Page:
Samantha Rivera never expected to wake up to this.
Wednesday morning, the DePaul junior’s phone was flooded with Twitter notifications and emails from strangers pointing to a fake account that had co-opted her Instagram profile picture. The account, @LATimesJennCarr, featured a fake sports journalist that tweeted about an affair with Texas Senator and Republican presidential candidate Ted Cruz.
“I had affair (sic) with @tedcruz when I worked in his office back in 2012-20013 (sic) @realDonaldTrump I was told to stay quiet by his campaign handlers,” the account tweeted.
And with nearly 20,000 followers and an ongoing tabloid conversation about Cruz’s infidelity, people were buying it. It was retweeted more than 600 times.
“At first, I thought maybe it was a joke or something,” Rivera said. “But then, I read through the tweets.”
By that time, the account had already been removed, but Rivera immediately reached out to her parents and her employer, Univision, to alert them that her name and likeness were circulating. But as an aspiring female sports journalist, for her it’s brought up bigger issues of online harassment, especially with women in media.
Rivera’s incident comes just a week after The National Enquirer published a salacious article, alleging Sen. Cruz had affairs with multiple women. CNN political commentator and former Cruz Communications Director Amanda Carpenter was rumored to have been one of those women. Carpenter blamed Trump’s campaign for the story.
“I don’t want to run away from this. I want to address it. But, at the same time, the hardest thing about doing this is defending myself, but not making it worse,” Carpenter told CNN’s Jake Tapper. “That’s the weird conundrum that I found myself in, and so many other women who have to confront these sort of sexist smears.”
The @LATimesJennCarr account also claimed to be a former Cruz staffer turned sports journalist for ESPN and the Los Angeles Times. The paper confirmed that no reporters by the name of Jenn or Jennifer Carr work for them.
Part of the reason why fake information can be spread so rapidly is because it can be difficult to determine the truth on social media, especially when fake accounts present themselves realistically, said School of Design assistant professor Sheena Erete.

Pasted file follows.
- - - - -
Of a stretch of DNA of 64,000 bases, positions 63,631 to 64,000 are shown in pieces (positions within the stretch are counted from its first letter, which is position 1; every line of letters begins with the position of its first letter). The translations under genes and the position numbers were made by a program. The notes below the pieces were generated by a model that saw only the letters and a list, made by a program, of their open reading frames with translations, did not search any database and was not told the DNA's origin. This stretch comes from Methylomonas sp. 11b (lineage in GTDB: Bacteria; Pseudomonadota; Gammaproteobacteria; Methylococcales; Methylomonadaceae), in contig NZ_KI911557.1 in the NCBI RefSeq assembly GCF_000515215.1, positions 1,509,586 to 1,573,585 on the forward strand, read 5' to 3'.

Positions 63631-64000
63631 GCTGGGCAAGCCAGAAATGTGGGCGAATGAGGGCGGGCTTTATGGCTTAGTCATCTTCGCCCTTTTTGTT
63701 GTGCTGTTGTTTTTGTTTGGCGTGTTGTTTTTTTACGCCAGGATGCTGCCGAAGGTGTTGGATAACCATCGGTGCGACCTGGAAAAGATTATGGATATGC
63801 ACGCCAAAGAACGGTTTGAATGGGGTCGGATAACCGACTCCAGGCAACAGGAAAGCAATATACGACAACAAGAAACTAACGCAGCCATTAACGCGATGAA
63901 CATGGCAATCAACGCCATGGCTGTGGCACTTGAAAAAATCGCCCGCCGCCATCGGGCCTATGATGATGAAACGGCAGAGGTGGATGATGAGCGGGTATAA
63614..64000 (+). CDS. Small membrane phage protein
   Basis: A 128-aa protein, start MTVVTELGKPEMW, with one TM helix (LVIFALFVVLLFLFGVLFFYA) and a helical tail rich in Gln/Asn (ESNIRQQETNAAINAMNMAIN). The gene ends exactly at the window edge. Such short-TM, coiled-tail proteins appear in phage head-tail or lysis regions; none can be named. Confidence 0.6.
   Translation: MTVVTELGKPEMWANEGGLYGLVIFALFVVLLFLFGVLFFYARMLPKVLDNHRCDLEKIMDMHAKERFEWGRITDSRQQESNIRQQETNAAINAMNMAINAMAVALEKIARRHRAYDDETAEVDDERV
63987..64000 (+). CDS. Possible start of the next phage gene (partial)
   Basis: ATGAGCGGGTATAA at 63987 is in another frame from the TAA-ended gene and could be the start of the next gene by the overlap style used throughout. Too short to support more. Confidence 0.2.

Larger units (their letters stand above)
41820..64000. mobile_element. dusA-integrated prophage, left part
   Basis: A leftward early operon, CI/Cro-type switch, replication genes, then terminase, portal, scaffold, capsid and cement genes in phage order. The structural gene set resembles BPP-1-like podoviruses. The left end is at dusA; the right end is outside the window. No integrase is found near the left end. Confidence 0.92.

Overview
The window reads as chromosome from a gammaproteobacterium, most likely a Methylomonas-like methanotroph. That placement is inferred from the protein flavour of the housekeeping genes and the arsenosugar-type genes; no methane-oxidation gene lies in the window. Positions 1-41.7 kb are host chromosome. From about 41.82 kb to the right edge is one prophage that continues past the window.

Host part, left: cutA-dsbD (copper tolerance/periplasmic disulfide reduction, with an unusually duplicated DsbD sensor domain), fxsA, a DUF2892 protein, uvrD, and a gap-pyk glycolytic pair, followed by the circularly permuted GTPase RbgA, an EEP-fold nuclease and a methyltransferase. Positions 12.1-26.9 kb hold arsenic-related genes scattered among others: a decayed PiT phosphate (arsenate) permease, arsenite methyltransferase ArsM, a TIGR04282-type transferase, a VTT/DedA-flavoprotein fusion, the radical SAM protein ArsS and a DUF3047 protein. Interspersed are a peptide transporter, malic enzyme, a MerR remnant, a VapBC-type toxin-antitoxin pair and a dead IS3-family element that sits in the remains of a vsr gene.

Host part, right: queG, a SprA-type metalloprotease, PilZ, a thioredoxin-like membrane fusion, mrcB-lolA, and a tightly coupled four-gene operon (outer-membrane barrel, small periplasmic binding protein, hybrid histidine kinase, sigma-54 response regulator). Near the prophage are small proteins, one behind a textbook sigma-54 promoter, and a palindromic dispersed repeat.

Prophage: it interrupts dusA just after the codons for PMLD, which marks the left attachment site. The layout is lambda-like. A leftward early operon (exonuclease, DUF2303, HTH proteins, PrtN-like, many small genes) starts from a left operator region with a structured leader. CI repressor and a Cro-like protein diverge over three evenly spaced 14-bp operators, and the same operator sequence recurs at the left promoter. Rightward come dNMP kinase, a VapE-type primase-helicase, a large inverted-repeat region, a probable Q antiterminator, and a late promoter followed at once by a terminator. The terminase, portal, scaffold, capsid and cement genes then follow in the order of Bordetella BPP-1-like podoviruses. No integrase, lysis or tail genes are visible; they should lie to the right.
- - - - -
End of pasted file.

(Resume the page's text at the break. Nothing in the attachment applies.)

“I don’t think people do a lot of vetting,” Erete said. “The fact that people go by really realistic images, people who post photos, you’re more likely to say that this is legitimate.”
Rivera is not sure who is behind the account, nor has anyone come forward. A few users in a pro-Trump Subreddit pointed to an anonymous sports gambling blogger with several aliases, which interacted regularly with @LATimesJennCarr. Some of these accounts have since gone private. The blogger did not respond to requests for an interview.
“That’s the scary part: I don’t know why (they) chose me or how (they) even found me, and what other information (they) even know about me,” Rivera said.
And finding a motive could be difficult. Erete said there’s a number of reasons why people might pose as others or otherwise troll online, ranging from pure pleasure to seeking out easy targets for future crimes, such as identity theft. Rivera also said that some users were mistaking her real account with the fake one, calling her a “witch” and harassing her.
Though journalists are expected to have an active social media presence, it has her rethinking online privacy. The photo was her Instagram profile picture, which could be stolen even though it’s set to private.
“It’s just my profile picture and they used it for something as crazy as this, so I don’t really think there’s anything I can do to keep myself as safe as I want, which is a really sad realization,” she said.
Erete also said that even with additionally privacy protection, everyone with an online presence is vulnerable.
“This could happen to anyone,” Rivera said. “The privacy we think exists – it doesn’t exist. As much as we want to think all of our stuff online is safe, it’s not.”
Editor’s note: Samantha Rivera is a staff writer for The DePaulia